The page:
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Bethenny says “Know that EVERYONE has challenges”

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Bethenny says “Sleep is really important”

Emi explains: “When you’re going through a crisis of some kind, it is sometimes easy to feel like you are the only one to have experienced something like this. It can feel lonely and isolating, no matter how many people are around. It can be helpful to remember that everyone has their own challenges at some point in life. Reach out to someone who you respect, and get support. Know that you are not alone.

Emi explains: It is incredible just how much impact a lack of sleep can have on your ability to regulate your emotions and think clearly. When we’re going through a stressful time, it’s pretty common to feel tired, no matter how much sleep you actually get. So if you are having difficulty sleeping, at least make the time to get some rest when you can. A power nap here and there can do the world of good.

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Bethenny says “Set Yourself Up for Success”

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Bethenny says “Live in the moment”

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Bethenny says “Think about it like a golf game”

Emi says: This is about looking for opportunities to make something positive out of the situation. It’s about making sure you don’t give up entirely, but you do what you can. In our training programs, we talk about the balance between supporting yourself, and being kind and nurturing to yourself, while at the same time challenging yourself to take some positive forward steps. Its not one or the other, its both.

Emi says: This is particularly true when we are faced with a difficult situation at work or at home. Spending too much time and energy thinking (worrying) about things in the future, without having all the information, or a clear mind to digest it, can just lead to more anxiety and pain. It’s helpful to remember that for a little while, while everything is still raw, to focus on the here and now. Once things have calmed down a little, then you can start to make decisions and make positive plans for the future. We often say “don’t make a decision in a crisis”.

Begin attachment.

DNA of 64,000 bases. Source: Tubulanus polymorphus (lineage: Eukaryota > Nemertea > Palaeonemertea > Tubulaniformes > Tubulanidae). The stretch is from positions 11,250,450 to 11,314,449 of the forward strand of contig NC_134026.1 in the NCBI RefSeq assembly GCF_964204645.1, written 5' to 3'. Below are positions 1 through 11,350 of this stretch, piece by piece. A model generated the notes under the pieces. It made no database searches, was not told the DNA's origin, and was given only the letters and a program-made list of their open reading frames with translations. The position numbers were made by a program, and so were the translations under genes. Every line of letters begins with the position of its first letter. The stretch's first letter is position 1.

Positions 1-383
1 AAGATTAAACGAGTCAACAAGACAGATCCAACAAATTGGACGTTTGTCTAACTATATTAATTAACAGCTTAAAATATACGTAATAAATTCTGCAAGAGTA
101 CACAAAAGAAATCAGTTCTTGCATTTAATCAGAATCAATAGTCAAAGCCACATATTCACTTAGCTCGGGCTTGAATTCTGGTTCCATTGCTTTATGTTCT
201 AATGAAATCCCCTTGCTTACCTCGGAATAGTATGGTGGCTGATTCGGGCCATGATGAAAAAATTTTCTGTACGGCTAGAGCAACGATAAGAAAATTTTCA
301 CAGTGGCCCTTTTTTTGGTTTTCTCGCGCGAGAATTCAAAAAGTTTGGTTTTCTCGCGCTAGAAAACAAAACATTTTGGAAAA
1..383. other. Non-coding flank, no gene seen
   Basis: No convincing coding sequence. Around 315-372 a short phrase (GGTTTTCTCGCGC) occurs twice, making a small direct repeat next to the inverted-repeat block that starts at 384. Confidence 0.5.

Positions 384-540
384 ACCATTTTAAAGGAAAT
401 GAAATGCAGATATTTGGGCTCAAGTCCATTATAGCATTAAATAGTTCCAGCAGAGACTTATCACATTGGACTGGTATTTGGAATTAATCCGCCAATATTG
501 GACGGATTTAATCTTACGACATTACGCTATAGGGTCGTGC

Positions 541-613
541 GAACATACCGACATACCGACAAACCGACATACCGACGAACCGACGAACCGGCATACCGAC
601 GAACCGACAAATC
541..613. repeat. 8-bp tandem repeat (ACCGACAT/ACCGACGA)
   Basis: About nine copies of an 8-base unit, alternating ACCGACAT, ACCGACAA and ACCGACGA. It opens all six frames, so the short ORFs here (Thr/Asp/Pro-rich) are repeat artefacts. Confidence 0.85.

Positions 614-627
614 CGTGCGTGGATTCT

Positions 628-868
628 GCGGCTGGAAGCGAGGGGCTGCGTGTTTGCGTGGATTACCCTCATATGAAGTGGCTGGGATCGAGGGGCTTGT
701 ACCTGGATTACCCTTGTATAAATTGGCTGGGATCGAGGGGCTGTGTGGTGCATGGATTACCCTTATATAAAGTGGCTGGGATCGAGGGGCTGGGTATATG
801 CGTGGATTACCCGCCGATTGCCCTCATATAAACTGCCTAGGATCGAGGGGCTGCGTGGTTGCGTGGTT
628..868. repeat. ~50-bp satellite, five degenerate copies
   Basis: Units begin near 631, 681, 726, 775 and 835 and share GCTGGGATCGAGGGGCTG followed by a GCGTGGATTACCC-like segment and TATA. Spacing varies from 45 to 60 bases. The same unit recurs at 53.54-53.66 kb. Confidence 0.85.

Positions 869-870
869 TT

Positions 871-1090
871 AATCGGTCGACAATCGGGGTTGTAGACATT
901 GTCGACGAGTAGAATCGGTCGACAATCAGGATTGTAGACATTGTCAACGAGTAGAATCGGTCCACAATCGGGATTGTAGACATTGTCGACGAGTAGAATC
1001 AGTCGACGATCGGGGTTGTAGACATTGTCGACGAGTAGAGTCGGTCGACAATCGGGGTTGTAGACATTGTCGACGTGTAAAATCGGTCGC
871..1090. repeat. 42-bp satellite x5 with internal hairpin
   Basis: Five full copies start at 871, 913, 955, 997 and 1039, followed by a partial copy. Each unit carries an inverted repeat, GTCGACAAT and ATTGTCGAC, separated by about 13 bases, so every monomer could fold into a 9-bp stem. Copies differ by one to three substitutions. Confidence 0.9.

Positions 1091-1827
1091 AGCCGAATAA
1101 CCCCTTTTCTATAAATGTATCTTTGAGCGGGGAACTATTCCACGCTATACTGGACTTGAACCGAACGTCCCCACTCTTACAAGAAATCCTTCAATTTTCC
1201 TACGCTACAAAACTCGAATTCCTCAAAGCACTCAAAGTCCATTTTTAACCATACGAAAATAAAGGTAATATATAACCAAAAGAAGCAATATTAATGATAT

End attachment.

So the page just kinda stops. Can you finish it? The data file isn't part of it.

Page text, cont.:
Emi says: It’s a great analogy. Concentrate on the first hole, and what is needed right now. Only once that one is sorted, you move onto the next. In real life, this means prioritising what needs your attention right now, and letting go of all the other things for the moment. They can wait. When we’re under extreme stress, taking that weight off your shoulders can be a huge relief.

Watch the Video Here:

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Problem The

By Peter Diaz

with

Perfection

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Are you obsessed with ‘perfect’? Just a little bit? We know a lot of people who are. Do you? It seems to be a kind of obsession, a trend. The need to marry ‘Mr Right’. To have the perfect wedding. The perfect life. The perfect career. The perfect selfie. And it’s a trend that, sadly, we’re seeing more and more in workplaces – crippling workplace anxiety caused by the need to be ‘perfect’. But what is ‘perfect’ anyway? The dictionary definition

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says it is “free from faults of defects”, yet you probably can think of plenty of examples where the beauty, the uniqueness, came from the imperfections. Just think about the leaning tower of Pisa, for example. Talk about imperfection! It doesn’t even stand straight! What a monumental mistake! And yet millions of people from around the world flock to Pisa in droves to see THE tower! Yet in many workplaces people are punished for

making mistakes. In short, for not being ‘perfect’. To our detriment.